To Tax or Not to Tax
What you think about a proposed restaurant tax, or sales tax, to cover another expected city budget shortfall
Hello, Power Pollers, and happy new year.
We’ve been doing this long enough now — one year in May — that we are able to circle back on an issue we considered last year: whether to raise taxes or cut services to meet an expected city budget shortfall.
Last year, a majority of Metro Council members voted down a mayoral proposal to raise some insurance premium taxes to cover a multi-millions whack left by rising pension and health care costs. Members faced tough decisions on what to cut instead. Regarding Louisville’s nickname of Possibility City, we wrote then, “Indeed, so many aspects of city life are ‘on the table’ that Louisville might, at this moment, more appropriately be called Feasibility City. ‘Can-do’ has became ‘make-do’ in this immediate land of tough choices.”
At the time, a 2-to-1 margin of Power Pollers who responded to that query said you thought council members were wrong to reject the tax increase over drastic cuts, and a whopping 86 percent said you’d be willing to pay more taxes to support community values, of which your tops were citizens’ health and safety. To refresh your memories about what you responded, please click here: https://www.powerpoll.com/louisville/articles/values-and-the-city-budget-394
Well, 2019 is gone. 2020 is here. And so is another expected multi-millions budget shortfall, same reasons. Another idea about a different tax increase, specifically a restaurant tax.
The Courier-Journal has done a good job of outlining the issues, pro and con, around that here: https://www.courier-journal.com/story/news/politics/metro-government/2020/01/03/louisville-restaurant-tax-what-would-take-officials-hike/2782328001/
It seemed a good time to revisit the idea of a tax increase and options for the city.
You did not disappoint. Beyond the 26-plus percent response rate, which is among the best we’ve landed in the past nine months, more than a few of you also dropped notes to express specific points. Among them:
— A general sales tax increase would place more of a burden on low-income or working families.
— Government is our vehicle of doing together what we cannot do alone, such as an educated workforce, health care for all, and public safety services.
— We ought to be taxing marijuana, noting other American cities have been doing this to benefit common-good values such as education.
Keep it up! The added engagement was energizing.
So, on to your results:
Do you support a tax increase to help cover another expected budget shortfall in Louisville this year?
Yes — said 71 percent of the 69 respondents ... far outpacing the 17 percent who said no. Almost 12 percent said, “I don’t know.”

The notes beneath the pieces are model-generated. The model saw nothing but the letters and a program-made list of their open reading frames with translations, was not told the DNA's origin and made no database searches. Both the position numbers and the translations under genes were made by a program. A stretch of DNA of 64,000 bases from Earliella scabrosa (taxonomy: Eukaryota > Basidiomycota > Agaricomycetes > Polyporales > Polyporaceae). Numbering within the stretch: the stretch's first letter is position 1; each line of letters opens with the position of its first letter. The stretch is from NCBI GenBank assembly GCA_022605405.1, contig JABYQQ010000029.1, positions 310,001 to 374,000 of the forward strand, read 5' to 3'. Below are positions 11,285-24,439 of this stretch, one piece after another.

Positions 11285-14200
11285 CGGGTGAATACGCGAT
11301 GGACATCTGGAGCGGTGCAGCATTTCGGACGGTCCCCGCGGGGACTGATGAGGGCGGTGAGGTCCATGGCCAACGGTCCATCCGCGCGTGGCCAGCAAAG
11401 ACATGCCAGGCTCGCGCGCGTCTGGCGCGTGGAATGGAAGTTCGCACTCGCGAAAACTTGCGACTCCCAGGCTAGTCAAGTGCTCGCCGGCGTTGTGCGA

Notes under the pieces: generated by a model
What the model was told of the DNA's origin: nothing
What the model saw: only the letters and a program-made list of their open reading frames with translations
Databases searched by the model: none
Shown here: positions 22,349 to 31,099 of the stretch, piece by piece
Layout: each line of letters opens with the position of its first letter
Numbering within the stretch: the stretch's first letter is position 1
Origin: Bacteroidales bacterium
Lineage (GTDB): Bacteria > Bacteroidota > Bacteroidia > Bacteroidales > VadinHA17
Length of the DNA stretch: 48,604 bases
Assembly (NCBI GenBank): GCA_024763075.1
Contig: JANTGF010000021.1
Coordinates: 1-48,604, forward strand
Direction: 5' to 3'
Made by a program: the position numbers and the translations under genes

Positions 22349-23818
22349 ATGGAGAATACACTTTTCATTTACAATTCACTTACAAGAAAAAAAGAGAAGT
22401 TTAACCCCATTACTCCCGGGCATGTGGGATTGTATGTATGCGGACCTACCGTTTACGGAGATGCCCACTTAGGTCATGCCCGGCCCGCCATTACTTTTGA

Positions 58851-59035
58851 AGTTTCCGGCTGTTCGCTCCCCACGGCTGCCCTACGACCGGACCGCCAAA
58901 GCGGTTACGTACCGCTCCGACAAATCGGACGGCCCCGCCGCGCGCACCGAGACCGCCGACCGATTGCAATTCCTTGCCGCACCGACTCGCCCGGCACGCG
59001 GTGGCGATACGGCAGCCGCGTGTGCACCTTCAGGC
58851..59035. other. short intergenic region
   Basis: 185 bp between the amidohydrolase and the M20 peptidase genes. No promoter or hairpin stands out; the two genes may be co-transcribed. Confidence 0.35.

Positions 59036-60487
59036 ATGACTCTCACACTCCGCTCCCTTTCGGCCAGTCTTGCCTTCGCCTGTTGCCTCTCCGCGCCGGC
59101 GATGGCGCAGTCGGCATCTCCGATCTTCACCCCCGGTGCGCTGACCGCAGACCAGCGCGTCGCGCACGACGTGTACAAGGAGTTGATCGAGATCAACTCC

Do you prefer a tax increase to cuts in services to manage the next expected shortfall?
Almost 77 percent said yes. 20 percent said no. About 3 percent said “I don’t know.”
Should Louisville, and other larger Kentucky cities, be able to levy a restaurant tax without state permission?
Right now, that can’t be done without state involvement ... but almost 77 percent said yes, larger cities should be able to do this without that permission. Almost 12 percent said no. Almost 12 percent said, “I don’t know.”
See the cited CJ story above for more about this.
If there were to be a tax increase in Louisville, would you prefer a restaurant tax or an increase in sales tax?
This was an even split between yes and no — each received 30 votes or 43-plus percentage points. Additionally, “Neither; don’t raise taxes” received 7.25 percent, and “I don’t know” received 5.80 percent.
There’s a lot of food for thought here.
Now that Louisville is a destination foodie city, is it a good idea to work to add a restaurant tax to the menu? While cited projections say tourists would pay a sizable amount of that, and would underwrite a lot of that revenue, is it fair to that industry? Would it send any sort of negative message to potential visitors? Would there be a way to explain it positively to potential visitors?
And what about marijuana? Is Kentucky ignoring an obvious option for revenue? As other states move ahead with legalization and regulation, why is Kentucky still so selective about the intoxicants that get our seal of approval for sale ... and taxing authority? (Similarly, why are we so prissy about some gambling options, but not others, which enjoy enthusiastic support and participation? Does that make sense any more? Ah, but that's another poll, isn't it?)
As we ask those questions, if we are "can-do" or "make-do," it’s fair to put those issues to our values test, too.
We’ll meet again next month, with more questions ... and your answers.
And please keep the input and engagement coming!
Best to you, and to us, in 2020.
(P.S. Sorry about the confusing, errant “results” email Thursday morning. As always, during Power Poll week, initial emails with questions come out on Monday, reminder emails are on Wednesday, response time remains open until noon on Thursday, and results are issued on Friday.)
About Power Poll: Power Poll asks questions of the most powerful, influential people in U.S. cities. It is not a scientific survey. But because the people responding to the surveys comprise the leadership structure of their cities, the results afford a fascinating glimpse into the thoughts, opinions, and beliefs of those in a position to make change. Power Poll is distinctly nonpartisan.